M.I.A.

Welch is gone from GE. Now the only thing, more or less, we hear about American business leadership (save for miscreants) is the daily tales of Welch Junior, Jeff Immelt.

GE is of interest. They do a lot of things right—I talk about them with borderline reverence, I must admit.

But, for instance, what about: FRED SMITH. FedEx has grown to be a $30 billion company. Their service is still good. They innovate left and right. And contrary to my dearly held beliefs, they have masterfully integrated major acquisitions such as Flying Tigers, Roadway Express and, more recently, Kinko's. And, without doubt, they have re-invented logistics for the entire world, including the likes of the military—such a monumental "disruptive" innovation hasn't occurred at GE in decades.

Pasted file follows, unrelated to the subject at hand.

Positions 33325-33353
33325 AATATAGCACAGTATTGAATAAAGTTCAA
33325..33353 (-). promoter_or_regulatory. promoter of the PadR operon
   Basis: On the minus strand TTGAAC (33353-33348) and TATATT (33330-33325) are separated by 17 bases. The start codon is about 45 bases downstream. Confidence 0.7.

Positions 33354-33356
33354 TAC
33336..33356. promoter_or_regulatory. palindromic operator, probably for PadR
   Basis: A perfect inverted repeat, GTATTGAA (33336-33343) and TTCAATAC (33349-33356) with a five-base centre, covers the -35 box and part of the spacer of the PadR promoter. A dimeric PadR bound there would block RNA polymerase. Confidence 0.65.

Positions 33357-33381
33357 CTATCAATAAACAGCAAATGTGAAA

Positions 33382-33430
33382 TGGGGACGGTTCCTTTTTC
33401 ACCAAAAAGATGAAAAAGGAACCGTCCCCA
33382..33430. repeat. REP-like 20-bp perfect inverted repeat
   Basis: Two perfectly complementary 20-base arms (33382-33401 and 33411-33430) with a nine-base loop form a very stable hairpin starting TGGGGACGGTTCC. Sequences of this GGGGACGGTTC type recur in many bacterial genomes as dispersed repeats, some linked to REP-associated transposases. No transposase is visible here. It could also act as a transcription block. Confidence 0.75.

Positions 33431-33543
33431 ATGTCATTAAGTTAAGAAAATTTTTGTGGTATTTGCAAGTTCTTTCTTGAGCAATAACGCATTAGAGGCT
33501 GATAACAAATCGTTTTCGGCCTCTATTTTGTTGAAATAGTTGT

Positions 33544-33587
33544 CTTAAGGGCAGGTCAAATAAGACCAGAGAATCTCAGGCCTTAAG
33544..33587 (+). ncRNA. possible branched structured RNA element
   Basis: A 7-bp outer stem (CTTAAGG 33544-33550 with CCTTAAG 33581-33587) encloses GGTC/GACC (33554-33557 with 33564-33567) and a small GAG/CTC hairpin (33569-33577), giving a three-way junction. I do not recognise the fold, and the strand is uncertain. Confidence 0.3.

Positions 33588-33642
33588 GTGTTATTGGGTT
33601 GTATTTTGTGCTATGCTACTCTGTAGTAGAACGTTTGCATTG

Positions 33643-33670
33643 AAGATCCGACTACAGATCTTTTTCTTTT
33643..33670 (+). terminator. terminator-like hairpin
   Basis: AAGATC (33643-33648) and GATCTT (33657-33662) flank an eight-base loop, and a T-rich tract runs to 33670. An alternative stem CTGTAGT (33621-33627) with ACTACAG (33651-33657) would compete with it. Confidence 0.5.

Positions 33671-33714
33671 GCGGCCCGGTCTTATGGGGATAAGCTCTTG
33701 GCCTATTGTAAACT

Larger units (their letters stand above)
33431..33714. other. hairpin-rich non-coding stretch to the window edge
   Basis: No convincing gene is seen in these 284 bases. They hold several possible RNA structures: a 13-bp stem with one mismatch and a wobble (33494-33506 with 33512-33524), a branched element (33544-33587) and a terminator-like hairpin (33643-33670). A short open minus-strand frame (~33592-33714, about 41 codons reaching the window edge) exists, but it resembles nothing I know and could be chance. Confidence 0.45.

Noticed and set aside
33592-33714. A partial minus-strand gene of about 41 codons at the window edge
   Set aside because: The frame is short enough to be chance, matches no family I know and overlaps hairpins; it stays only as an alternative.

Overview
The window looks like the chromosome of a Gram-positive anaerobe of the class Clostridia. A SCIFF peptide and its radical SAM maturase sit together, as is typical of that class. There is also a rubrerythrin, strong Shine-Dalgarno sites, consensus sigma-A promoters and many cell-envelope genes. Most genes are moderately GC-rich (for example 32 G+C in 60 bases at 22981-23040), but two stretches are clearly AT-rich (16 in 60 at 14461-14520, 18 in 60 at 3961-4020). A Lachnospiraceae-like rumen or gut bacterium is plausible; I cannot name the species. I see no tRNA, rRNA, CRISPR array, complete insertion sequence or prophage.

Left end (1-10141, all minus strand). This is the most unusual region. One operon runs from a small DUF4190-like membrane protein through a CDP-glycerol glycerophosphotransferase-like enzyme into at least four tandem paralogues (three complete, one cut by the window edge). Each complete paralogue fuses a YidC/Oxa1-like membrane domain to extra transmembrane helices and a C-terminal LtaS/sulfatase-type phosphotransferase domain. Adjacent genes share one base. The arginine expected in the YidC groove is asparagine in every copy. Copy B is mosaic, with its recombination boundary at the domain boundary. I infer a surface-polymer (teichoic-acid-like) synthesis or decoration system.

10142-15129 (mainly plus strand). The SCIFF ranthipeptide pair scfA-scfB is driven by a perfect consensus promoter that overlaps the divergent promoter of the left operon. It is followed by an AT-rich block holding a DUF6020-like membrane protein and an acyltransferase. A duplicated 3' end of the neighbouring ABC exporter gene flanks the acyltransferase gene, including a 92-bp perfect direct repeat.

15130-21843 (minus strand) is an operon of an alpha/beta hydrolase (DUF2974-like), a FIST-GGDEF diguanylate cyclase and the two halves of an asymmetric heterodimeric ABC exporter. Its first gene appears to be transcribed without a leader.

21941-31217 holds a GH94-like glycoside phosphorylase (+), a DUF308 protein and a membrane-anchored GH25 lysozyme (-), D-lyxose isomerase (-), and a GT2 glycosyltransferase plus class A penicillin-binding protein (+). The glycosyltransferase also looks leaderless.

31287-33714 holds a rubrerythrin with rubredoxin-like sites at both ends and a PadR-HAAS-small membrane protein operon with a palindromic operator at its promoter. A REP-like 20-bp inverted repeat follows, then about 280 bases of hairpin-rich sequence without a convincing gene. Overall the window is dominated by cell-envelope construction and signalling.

But, for instance, what about: the late SHEIK MAKTUM and, today, his successor SHEIK MOHAMMED. They are the current and immediately past rulers of Dubai. Short on oil, with matchless vision and energy they have built, more or less overnight, one of the world's great cities-hubs of global commerce. (One trivial illustration: Dubai's Emirates Air has placed the largest order so far for the monster Airbus 380.) The Dubai tale, to my mind, far outshines the Singapore story—and, again, GE.

Though I think Big Companies dominate the news far more than they should, among the giants there are giant success stories. I simply can't remember the last time I saw Fred Smith on a major magazine cover; and I don't think I've ever seen Sheik Mohammed on a Big Mag cover. Surely they and a host of others are worthy of our acclaim and perhaps emulation.

GE? Who they?